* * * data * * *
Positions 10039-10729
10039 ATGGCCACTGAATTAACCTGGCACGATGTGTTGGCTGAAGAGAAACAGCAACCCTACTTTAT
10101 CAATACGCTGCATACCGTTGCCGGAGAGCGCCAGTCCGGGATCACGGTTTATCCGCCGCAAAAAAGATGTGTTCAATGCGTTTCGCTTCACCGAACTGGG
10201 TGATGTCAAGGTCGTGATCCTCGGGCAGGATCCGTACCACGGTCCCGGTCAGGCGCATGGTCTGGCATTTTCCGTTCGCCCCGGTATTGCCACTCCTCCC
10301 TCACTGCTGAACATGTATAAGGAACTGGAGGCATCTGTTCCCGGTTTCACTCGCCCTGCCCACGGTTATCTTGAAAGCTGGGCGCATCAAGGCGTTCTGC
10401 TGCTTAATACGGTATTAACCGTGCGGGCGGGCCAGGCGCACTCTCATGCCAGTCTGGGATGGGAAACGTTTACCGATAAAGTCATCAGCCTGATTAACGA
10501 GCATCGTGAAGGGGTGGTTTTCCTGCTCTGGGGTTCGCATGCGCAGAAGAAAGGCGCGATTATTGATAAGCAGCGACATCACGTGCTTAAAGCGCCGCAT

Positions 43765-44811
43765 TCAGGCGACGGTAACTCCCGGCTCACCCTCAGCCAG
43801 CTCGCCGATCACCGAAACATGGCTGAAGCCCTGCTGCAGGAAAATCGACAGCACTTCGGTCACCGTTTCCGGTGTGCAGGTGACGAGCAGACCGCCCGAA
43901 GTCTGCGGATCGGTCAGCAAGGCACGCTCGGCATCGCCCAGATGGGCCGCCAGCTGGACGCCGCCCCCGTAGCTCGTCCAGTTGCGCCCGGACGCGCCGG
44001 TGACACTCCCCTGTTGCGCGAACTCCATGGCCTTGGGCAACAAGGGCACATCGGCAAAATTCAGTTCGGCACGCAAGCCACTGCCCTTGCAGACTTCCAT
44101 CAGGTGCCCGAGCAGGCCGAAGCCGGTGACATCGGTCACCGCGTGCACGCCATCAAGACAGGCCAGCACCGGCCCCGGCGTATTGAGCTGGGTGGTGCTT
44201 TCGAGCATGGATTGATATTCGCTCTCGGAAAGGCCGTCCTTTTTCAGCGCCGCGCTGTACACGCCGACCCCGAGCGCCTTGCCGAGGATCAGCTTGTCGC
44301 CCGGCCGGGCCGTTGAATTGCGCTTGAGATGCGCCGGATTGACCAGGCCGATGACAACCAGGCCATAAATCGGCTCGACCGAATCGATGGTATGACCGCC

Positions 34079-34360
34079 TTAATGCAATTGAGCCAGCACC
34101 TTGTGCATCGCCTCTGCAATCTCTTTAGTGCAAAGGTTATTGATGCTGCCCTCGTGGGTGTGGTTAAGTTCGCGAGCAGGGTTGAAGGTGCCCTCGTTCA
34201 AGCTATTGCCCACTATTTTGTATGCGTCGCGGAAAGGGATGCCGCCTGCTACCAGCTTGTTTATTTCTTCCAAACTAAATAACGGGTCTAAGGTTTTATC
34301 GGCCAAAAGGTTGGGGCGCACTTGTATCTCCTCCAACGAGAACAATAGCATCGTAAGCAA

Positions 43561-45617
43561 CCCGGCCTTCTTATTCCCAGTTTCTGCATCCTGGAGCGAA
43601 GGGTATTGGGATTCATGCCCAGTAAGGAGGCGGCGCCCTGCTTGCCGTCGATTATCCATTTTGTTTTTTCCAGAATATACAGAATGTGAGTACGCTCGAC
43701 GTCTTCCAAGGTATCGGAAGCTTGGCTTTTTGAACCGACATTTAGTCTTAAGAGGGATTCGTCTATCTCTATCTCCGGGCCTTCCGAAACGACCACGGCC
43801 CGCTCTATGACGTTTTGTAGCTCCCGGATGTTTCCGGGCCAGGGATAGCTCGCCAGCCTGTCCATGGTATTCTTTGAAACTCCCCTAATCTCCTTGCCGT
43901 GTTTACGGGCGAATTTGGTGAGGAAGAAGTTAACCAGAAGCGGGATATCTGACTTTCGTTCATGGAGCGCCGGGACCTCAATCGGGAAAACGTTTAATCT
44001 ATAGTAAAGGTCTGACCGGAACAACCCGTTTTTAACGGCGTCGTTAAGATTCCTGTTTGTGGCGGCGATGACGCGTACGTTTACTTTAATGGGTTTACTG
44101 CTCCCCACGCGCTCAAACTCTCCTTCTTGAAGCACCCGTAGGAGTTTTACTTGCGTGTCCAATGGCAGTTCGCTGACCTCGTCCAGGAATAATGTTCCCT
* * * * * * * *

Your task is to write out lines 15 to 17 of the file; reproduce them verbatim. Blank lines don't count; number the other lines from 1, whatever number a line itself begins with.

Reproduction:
44301 CCGGCCGGGCCGTTGAATTGCGCTTGAGATGCGCCGGATTGACCAGGCCGATGACAACCAGGCCATAAATCGGCTCGACCGAATCGATGGTATGACCGCC

Positions 34079-34360
34079 TTAATGCAATTGAGCCAGCACC